My hint for today:  Bookmark the site and visit it often.
Oh - and the best part: it's free!

My find for today:  the Death Record for our 2nd G-grandfather, John J. Busch.


Database:  Ohio, Deaths, 1908-1953
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Wednesday, November 16, 2011

Final Payment Voucher Card for Thomas King of TN


Index Card reference to the Final Revolutionary War Pension
                                         
 Payment Voucher for our 4th G-Grandfather, Thomas King:

      
(viewed on Fold3)
The Pension Ledger record for Thomas is shown in the previous post.
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Monday, November 14, 2011

Jonesboro, TN, Rev War Pension Ledger Record


Below is the Pension Ledger Record recorded in Jonesboro, TN,  for our ancestor Thomas King (1754-1847) who served in the Revolutionary War. Note that his date of death is recorded in the ledger on the far right.

(click image to enlarge)
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Sunday, November 13, 2011

Tom Harrison receives war medals 66 years late


(AP Photo/Brian Skoloff)
 Tom Harrison, 93, displays his World War II medals at his home in Salt Lake City. Harrison spent several years in a Japanese prisoner of war camp after enduring the brutal Bataan Death March. He returned home to his family, and more than six decades later, just received six medals honoring his service, including the Distinguished Service Cross and the Silver Star. 

Saturday, November 12, 2011

Find Your National Treasure



   The Fairfax Genealogical Society'


An all-day, in-depth presentation by nationally-recognized genealogists, designed to enhance your genealogical research skills. In recent years, we have adopted the highly successful conference format with lectures in several tracks. These tracks are designed to provide something of interest for every level of genealogist. In addition, there is always opportunity to visit with many vendors with genealogical resources and examine their products.

Save the Dates:    Saturday-Saturday, March 23-24, 2011

Location:   Marriott Fair Oaks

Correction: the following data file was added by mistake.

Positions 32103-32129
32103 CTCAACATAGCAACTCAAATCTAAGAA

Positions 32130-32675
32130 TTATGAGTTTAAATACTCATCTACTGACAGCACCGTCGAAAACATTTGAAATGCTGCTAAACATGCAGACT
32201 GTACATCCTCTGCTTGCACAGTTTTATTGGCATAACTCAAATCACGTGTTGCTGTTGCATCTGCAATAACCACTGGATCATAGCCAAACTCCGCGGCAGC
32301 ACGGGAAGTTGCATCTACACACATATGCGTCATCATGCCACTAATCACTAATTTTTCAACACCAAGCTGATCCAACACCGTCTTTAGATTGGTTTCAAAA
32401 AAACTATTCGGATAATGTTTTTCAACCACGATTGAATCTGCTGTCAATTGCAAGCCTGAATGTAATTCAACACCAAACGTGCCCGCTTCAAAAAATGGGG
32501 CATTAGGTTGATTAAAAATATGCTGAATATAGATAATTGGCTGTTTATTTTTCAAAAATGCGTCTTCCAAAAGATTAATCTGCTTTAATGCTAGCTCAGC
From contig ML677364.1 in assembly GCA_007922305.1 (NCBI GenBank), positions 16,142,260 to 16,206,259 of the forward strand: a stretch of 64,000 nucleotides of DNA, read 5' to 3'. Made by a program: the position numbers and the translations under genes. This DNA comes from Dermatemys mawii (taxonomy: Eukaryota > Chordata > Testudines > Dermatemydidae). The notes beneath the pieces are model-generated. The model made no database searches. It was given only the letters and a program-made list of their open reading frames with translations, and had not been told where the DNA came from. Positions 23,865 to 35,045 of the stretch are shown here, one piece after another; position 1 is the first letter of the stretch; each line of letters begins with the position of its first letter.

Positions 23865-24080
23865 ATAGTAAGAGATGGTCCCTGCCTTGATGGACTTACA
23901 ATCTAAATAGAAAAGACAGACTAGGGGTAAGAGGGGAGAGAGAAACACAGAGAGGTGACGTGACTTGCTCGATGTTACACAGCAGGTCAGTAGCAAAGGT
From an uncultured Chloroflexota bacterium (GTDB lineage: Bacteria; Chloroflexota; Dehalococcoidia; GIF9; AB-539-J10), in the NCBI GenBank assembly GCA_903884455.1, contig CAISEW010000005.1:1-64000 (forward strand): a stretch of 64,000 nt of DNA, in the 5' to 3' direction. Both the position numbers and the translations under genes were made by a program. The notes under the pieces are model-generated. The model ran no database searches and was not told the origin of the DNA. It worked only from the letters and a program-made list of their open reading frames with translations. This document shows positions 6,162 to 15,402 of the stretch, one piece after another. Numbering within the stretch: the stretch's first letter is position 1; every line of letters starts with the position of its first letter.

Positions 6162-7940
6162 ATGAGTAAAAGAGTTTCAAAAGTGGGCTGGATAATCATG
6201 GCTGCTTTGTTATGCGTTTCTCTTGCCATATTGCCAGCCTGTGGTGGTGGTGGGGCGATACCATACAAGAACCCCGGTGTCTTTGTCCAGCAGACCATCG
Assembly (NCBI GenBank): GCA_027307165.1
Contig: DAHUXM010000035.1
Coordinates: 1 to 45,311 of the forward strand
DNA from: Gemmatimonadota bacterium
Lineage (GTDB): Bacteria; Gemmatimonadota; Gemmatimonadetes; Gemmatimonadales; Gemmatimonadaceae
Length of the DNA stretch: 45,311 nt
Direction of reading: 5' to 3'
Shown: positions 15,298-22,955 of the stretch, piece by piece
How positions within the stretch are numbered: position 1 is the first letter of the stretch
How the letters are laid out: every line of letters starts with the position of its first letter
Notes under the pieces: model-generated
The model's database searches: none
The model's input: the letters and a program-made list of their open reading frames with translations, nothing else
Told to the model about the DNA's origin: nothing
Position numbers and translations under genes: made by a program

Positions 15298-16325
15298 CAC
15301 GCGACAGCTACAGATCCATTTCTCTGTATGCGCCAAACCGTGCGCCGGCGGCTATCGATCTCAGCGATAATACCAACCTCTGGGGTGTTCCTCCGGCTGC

11787 Lee Jackson Memorial Highway
Fairfax, VA 22033
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Friday, November 11, 2011

Honoring Veterans Day




Each year on November 11th at Arlington National Cemetery a wreath is placed at the Tomb of the Unknowns.  With this ceremony we honor and thank all who served in the United States Armed Forces.
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Family Recipe Friday: Romanian Apple Cake


Quick, easy, & yummy!
Romanian Apple Cake

Ingredients:
   
  • 5 apples, peeled & cored
  • 3 eggs
  • 1 1/2 c white sugar
  • 3/4 c vegetable oil
  • 1 tsp baking soda
  • 1 tsp ground cinnamon
  • 1 Tbsp vanilla extract
  • 2 cups all-purpose flour
  • 3/4 c chopped walnuts (optional)
   
Directions: 
    
1.  Preheat oven to 350F.  Grease & flour a 9 x 13 pan. Cut apples into 1" wedges and set aside.  (I do 1/2" wedges)

2.  In a large bowl, whisk together the eggs and sugar until blended. Mix in the baking soda, oil, cinnamon and vanilla. Stir in the flour, just until incorporated. Fold in the apples (and walnuts).

3. Pour batter into prepared pan. Bake in the preheated oven for 55 minutes, or until a toothpick inserted into center of cake comes out clean. Allow to cool slightly.  Dust with powdered sugar. Serve warm or at room temperature.

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Wednesday, November 9, 2011

Wednesday’s Child: Lula A., Dau of J.M & M.A. Casteel



      


Lula A. Casteel
Daughter of Joseph M. & Minerva A. Casteel
Died 19 May 1873
Aged 5 months 7 days
Buried in Charity Cemetery, Macoupin Co. IL
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Monday, November 7, 2011

1820 Knox Co. TN, SCI FA: Madison vs Casteel / Greenlee


4 July 1820    Knox County, Tennessee 
County Court Minute Books

Civil SCI FA
PLTF John H Madison
vs
DEFT Abednego Casteel & Francis Greenlee. Secy of John Rice

In this cause the sheriff having returned two writs of scire facias against the Defendant "not to be found" on motion of the plaintiff by his Attorney it is considered by the court that the plaintiff recover against the Defendants fifteen dollars forty one cents the sum in the scire facias as specified and also the costs of this scire facias -
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Sunday, November 6, 2011

Friday, November 4, 2011

The Tennessee Genealogical Society

  
Tennessee Genealogical Society, founded in 1952,  is located near Memphis, TN, and has offices and a lecture room in the Germantown Regional History and Genealogy Center, which houses a 14,000 volume library.
    
The Tennessee Genealogical Society mission:

  • To acquire, preserve, and make available genealogical history and records.
  • To publish materials relevant to Tennessee genealogy and history.
The TGS website also provides access to their quarterly periodical, Ansearchin' News, which is keyword searchable and allows viewing of the full text of each issue.

Ansearchin' News Archives


    Wednesday, November 2, 2011

    John Paul Jones's 1777 USS Ranger



    Ship sloop (3m) L/B/D: 131.4 (berth deck) × 28 × 11 dph (40.1m × 8.5m × 3.4m) Tons: 697 bm Hull: wood Comp: 140 Arm: 18 × 6pdr Built: James K. Hackett, Portsmouth, N.H.; 1777.












    On this date in history John Paul Jones, master of the newly built ship USS Ranger, leaves Portsmouth, New Hampshire, with a crew of 140 men enroute to France, beginning its raids on British warships during the Revolutionary War.
      ~ ~ ~